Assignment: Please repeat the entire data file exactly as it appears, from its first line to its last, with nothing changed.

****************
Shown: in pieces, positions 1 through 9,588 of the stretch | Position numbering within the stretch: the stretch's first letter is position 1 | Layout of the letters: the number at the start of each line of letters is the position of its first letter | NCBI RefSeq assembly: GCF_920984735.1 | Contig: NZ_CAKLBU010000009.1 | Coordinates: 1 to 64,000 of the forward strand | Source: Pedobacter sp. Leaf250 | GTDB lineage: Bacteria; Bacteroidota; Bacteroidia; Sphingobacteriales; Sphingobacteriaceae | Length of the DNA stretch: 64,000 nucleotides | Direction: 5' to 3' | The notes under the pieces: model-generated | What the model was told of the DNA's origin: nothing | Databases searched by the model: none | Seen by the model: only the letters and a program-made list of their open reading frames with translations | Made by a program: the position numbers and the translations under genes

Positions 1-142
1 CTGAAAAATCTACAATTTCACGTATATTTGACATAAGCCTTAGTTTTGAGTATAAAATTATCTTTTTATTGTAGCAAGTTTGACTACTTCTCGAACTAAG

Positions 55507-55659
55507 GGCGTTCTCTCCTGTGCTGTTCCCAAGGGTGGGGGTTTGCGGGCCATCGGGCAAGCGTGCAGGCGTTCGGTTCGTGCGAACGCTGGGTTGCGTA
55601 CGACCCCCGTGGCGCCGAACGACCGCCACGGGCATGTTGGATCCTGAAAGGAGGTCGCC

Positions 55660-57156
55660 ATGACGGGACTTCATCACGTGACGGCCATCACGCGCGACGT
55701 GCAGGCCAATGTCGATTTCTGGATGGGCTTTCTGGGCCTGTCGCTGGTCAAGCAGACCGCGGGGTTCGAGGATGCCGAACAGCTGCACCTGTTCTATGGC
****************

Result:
Shown: in pieces, positions 1 through 9,588 of the stretch | Position numbering within the stretch: the stretch's first letter is position 1 | Layout of the letters: the number at the start of each line of letters is the position of its first letter | NCBI RefSeq assembly: GCF_920984735.1 | Contig: NZ_CAKLBU010000009.1 | Coordinates: 1 to 64,000 of the forward strand | Source: Pedobacter sp. Leaf250 | GTDB lineage: Bacteria; Bacteroidota; Bacteroidia; Sphingobacteriales; Sphingobacteriaceae | Length of the DNA stretch: 64,000 nucleotides | Direction: 5' to 3' | The notes under the pieces: model-generated | What the model was told of the DNA's origin: nothing | Databases searched by the model: none | Seen by the model: only the letters and a program-made list of their open reading frames with translations | Made by a program: the position numbers and the translations under genes

Positions 1-142
1 CTGAAAAATCTACAATTTCACGTATATTTGACATAAGCCTTAGTTTTGAGTATAAAATTATCTTTTTATTGTAGCAAGTTTGACTACTTCTCGAACTAAG

Positions 55507-55659
55507 GGCGTTCTCTCCTGTGCTGTTCCCAAGGGTGGGGGTTTGCGGGCCATCGGGCAAGCGTGCAGGCGTTCGGTTCGTGCGAACGCTGGGTTGCGTA
55601 CGACCCCCGTGGCGCCGAACGACCGCCACGGGCATGTTGGATCCTGAAAGGAGGTCGCC

Positions 55660-57156
55660 ATGACGGGACTTCATCACGTGACGGCCATCACGCGCGACGT
55701 GCAGGCCAATGTCGATTTCTGGATGGGCTTTCTGGGCCTGTCGCTGGTCAAGCAGACCGCGGGGTTCGAGGATGCCGAACAGCTGCACCTGTTCTATGGC